Analysis paralysis – we’ve all wallowed in it at some time or other, that overanalysis or overthinking of alternatives that prevents an individual or a group from making a decision. How can product managers stop themselves from doing it and how can leaders foster a culture where it doesn’t happen?
How to recognise it
Analysis paralysis has an impact on our performance and creativity, but we don’t always recognise when we’re mired in it. Says Randy Silver, a product coach and host of our Product Experience podcast: “Sometimes people lose the forest for the trees. Usually it takes somebody else to say something before you realise.”
It can happen to the best of us. Randy tells of a time when he worked in a B2B financial services business, and developed a new product that was subject to all the financial regulatory and compliance issues that can make it difficult to work iteratively in that space. “we were doing something that was quite big bang, with a group of components. Any individual component was useless on its own.”
The product took over a year to build. Randy and his team spent months in analysis paralysis, going round in circles debating whether they were building it the right way. He says that regular communication goes a long way towards preventing analysis paralysis. Providing regular updates to your boss and your stakeholders “is one good jolt” to prevent it. “Another is the team. Do they feel like they’re inspired,like they’re making progress,like they know what to do?,” he adds.
Ways to avoid analysis paralysis
Set internal achievable goals
Things would have been different for Randy’s fintech product if there had been internal goals. With hindsight, they should have set individual goals, so that they could prove a component worked to their satisfaction so they could build the next one.
He says: “I should have set a number of specific achievable internal goals for some of those components. I should have said, ‘let’s get the basic infrastructure right. Forget the user experience for now, let’s make sure the engine is satisfactory. We can iterate on user experience’. “
Use a decision-making framework
Amazon’s Jeff Bezos is the most famous exponent of Type 1 vs. Type 2 decisions, which he discussed in his 2016 letter to shareholders. Today, it’s widely used to avoid analysis paralysis and is a simple but effective framework for decision-making.
All decisions fall into two categories, depending on their impact. Type 1 decisions are also known as ‘one-way doors’, and Type 2 decisions are also known as ‘two-way doors’.
This is how it works:
- make a Type 1 decision and you can open a door to go through it, but not return.
- make a Type 2 decision and, if it doesn’t work, you can always go back
- Type 1 decisions are infrequent, most are Type 2, but it’s easy to get the two types muddled up.
- the more you make decisions, the better you get at working out which type to use.
Type 1 decisions require you to take time to gather data and uncover your options; work out non-negotiables and separate these from nice-to-knows; weigh the evidence and choose the decision offering the best solution; take action then review and monitor the impact.
Most decisions are Type 2 and reversible but they still require sound judgement. You should make them quickly, but without rushing or over-analysing. You should prepare to be wrong and not worry about being perfect. You can analyse later and come back to it if needed.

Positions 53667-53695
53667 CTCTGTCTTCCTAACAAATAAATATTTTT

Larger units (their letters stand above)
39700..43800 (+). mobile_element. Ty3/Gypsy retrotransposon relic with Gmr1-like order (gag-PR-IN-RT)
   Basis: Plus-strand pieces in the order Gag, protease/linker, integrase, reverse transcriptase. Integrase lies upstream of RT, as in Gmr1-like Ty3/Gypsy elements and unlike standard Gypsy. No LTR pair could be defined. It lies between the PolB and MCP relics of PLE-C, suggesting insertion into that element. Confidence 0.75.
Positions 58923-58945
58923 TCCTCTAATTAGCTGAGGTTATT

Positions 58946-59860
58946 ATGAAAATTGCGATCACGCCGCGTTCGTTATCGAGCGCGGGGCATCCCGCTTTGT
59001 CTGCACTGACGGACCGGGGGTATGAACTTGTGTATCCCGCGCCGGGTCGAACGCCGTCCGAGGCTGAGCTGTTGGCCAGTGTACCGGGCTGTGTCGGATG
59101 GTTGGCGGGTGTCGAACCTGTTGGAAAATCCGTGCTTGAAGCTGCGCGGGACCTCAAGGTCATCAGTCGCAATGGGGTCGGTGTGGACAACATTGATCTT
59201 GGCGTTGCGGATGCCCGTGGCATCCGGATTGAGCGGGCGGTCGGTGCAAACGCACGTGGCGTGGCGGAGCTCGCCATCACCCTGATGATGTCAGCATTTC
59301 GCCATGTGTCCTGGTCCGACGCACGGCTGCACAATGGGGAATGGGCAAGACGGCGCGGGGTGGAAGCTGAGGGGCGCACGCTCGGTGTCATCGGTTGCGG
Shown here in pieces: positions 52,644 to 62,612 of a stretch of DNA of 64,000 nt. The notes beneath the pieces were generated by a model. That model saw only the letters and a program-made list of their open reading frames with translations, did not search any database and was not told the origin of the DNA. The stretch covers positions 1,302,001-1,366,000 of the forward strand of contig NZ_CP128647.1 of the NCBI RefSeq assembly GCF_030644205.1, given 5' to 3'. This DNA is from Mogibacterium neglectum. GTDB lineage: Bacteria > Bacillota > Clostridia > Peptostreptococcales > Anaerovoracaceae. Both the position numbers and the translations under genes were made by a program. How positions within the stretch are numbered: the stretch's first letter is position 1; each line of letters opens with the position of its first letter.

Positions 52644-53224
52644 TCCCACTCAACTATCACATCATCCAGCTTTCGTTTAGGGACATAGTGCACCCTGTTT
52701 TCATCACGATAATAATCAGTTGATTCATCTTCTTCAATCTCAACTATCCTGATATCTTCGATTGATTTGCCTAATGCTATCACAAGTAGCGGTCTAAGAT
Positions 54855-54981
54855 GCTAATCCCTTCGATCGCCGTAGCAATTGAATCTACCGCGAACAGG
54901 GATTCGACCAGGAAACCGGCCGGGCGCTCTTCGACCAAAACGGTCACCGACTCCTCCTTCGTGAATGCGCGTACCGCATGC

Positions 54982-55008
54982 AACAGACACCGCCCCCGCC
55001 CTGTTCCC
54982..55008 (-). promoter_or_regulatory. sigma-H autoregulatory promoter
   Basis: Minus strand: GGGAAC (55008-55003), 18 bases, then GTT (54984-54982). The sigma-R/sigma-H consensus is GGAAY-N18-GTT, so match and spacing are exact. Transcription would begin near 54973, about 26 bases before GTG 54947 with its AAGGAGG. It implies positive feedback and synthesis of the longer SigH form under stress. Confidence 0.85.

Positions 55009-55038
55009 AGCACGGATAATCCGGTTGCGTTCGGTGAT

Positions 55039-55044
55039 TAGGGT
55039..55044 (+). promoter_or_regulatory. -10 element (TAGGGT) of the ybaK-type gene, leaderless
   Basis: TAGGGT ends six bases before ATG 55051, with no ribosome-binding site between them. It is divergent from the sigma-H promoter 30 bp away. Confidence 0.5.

Keep up with regular communication
Providing regular updates to your boss and your stakeholders “is one good jolt” to prevent analysis paralysis, says Randy. “Another is the team. Do they feel like they’re inspired, like they’re making progress, as if they know what to do?” he adds.
Foster psychological safety
It’s been said many times, but psychological safety is key to obviating analysis paralysis. A team should understand that they won’t be punished if they try something that doesn’t work. A culture of psychological safety gets people excited about learning and contributing ideas.
But you’ll still get stuck
Remember that even successful teams get stuck. Even with all the frameworks and processes at your disposal, even with a culture of psychological safety, you’ll likely still get stuck in analysis paralysis.
Teams at Pendo started work on the company’s AI strategy about two years ago. Its machine learning engineers looked for trends in the data and created a retention model. Says Pendo Chief Product Officer Trisha Price: “They created an incredible model, one that told us which were the sticky features, so that if we got customers to adopt them they would never leave.”
Then they got stuck – for about six months – because they couldn’t work out what the user experience should be and where to put it in the product. Says Trisha: “We had design partners, we did different designs, we had this amazing feature, but everything fell flat.”
What they’d done, says Trisha, was to try running Product from the inside out rather than the outside in – they’d been looking at a solution to a problem, rather than the problem they needed to solve. She concludes: “We needed to forget about the model, forget about the data, and go back to the basics of product management, which is always outside in, always what is the problem you’re trying to solve. Once we’d taken this step back, we got unstuck.”
Psychologist Barry Schwartz’s TED talk on the paradox of choice, which states that an abundance of options can require more effort to choose and leave us feeling unsatisfied with the choice we make
Type 1 and Type 2 Decisions (Bezos) – Explained
Why is psychological safety at odds with the way we work? By Matt LeMay